CookiesWe use cookies to make it easier for you to browse our website. If you, as a user, visit our website, it is our understanding that you are granting your consent to the use of cookies. You may obtain more information on cookies and their use hereOK
As temperatures are slowly getting above zero again, Amsterdam was making itself up for the 26th edition of Mercedes Benz Fashion Week. The organisation wants to connect the gap between commerce and creativity, they aim to bring the Dutch fashion industry to a higher level and celebrate the talent that this small country brings forward. This year the concept and meaning behind the work that was shown particularly inspired us – when walking away from the venue, these were the things that stuck to our thoughts.

Peter Leferink, curator of Future Generation, says “fashion is like a metaphor for what happens in society, for what we can expect in the future”. According to MBFWA we can expect clothing unbound to a season, influences of different cultures and a combination of contrasting materials. But what especially stood out on this edition was the focus on bringing across a positive message.

The first night started off with the debut collection of Luuk Kuijf and Diek Pothoven, two graduates of ArtEZ, who joined forces under the name Martan. The two young men communicated a positive message with regards to today’s world. An eclectic mix of contrasting fabrics visualise that all expressions of religion can blend together. Fluidity and religious elements like the spiral shape were recurring in the asymmetrical designs that sometimes looked like they would fall off the model’s body.

The fun thing about watching fashion shows is being completely caught up in the moment, to experience the world of the designer. A good example of that was the performance of das Leben am Haverkamp, a collective of four designers focusing on how their work relates to identity. Colourful garments, faces of the models covered by creative hats, origami techniques in outfits mainly made out of paper and a surprising yet perfectly suitable ending of inflatable dolls that filled the room with energy. By pushing and sometimes even crossing boundaries, this collective lays bare who you are, who we are and who we aren’t or no longer want to be.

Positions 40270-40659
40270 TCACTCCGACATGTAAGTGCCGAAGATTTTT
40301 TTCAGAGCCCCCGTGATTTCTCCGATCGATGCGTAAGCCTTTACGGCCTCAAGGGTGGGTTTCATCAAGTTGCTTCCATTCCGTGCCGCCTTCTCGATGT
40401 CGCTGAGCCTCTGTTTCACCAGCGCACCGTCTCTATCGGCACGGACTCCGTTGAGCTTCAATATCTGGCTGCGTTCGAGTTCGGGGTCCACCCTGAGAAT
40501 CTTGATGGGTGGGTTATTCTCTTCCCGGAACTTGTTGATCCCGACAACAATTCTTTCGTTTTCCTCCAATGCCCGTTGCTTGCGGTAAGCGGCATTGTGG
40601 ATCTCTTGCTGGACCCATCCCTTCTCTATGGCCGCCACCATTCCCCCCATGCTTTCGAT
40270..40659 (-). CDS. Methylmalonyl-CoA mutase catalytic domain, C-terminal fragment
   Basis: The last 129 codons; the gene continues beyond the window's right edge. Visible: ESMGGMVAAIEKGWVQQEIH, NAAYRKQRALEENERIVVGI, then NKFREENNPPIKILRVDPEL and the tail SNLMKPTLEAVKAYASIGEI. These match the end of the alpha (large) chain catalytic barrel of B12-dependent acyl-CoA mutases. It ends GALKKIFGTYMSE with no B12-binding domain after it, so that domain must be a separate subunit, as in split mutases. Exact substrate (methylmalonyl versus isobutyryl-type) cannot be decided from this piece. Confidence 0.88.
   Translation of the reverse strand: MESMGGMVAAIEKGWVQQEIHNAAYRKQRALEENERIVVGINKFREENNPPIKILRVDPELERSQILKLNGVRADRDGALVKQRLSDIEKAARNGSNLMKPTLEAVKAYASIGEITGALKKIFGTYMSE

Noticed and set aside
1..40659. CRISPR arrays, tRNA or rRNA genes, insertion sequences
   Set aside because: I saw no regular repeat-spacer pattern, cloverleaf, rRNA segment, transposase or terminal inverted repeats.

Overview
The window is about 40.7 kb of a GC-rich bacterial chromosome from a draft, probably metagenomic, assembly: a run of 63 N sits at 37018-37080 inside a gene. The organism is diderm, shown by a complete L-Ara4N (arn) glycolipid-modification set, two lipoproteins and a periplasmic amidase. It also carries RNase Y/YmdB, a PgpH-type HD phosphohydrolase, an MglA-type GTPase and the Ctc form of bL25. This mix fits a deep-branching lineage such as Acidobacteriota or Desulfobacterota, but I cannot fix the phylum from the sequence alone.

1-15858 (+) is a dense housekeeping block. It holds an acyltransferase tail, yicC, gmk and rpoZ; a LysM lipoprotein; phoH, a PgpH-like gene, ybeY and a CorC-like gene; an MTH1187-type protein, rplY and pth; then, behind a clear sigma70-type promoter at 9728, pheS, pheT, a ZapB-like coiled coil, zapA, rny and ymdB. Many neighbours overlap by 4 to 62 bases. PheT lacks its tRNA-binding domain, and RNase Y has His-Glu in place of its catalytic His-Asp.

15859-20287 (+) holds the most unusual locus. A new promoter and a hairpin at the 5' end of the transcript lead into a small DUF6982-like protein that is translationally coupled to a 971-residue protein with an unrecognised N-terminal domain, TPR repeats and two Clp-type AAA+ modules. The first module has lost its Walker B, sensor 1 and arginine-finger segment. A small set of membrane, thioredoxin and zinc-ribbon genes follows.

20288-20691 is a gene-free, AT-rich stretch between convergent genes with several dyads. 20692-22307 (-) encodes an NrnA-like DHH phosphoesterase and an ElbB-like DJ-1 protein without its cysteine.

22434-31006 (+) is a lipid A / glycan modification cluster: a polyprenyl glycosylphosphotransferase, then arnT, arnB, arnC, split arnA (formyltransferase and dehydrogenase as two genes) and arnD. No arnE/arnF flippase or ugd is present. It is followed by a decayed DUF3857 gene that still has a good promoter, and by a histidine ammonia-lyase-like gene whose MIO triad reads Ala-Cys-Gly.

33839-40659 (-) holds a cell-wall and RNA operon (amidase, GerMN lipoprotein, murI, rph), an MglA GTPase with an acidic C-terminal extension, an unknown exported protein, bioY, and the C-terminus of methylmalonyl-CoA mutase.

How to end an opening night presenting the future generation better than by taking a look into the future? The Painting showed how nine young fashion designers worked in white. Today is the beginning of tomorrow; it’s like a blank canvas that we can fill in with our own dreams. All nine designers created three outfits in complete freedom, with the only restriction that it had to be fully in white. 27 models took place in a tableau vivant, in front of a massive peace sign, when a gospel choir surprised the audience by bringing across a clear message of peace with their own version of John Lennon’s Imagine.

The third day of fashion week started off with the launch of Re|fuse Magazine, a single edition about and made by refugees. A subject that is, now more than ever, of great importance. The avant-garde glossy is created as a protest on the refugee situation. Re|fuse aims to give back dignity to those who were forced to hand over all their wet garments to the Mediterranean border police. The numbers we hear and read about in the news get a face; they are spoken about in different words and presented in a different form, stylish and artistic, creating a new vision on migration.

An interesting mix of different styles was shown by the collective Reconstruct. Six designers aim to redefine fashion by reconstructing clothing pieces that we are familiar with. They are not afraid to combine different ideas in one design, making the collection a true artwork to look at. Thin fabrics, like collars made of tulle, are in contrasts with predominant heavy materials, resulting in a surprising mix of tough and sweet.

We finished fashion week on Sunday with the talented designer Liselore Frowijn who launched her first ‘see now, buy now’ capsule collection The New Cluster. She used twelve fabrics to produce ten colourful looks with one mission – immediate fashion, expressing the shifting needs and expectations of today’s consumer. Being inspired by the chaotic streets of Lagos, the collection refocuses and brings attention to different cultures and places.

Sanne Nooitgedagt

ic_eye_openCreated with Sketch.See commentsClose comments
0 resultados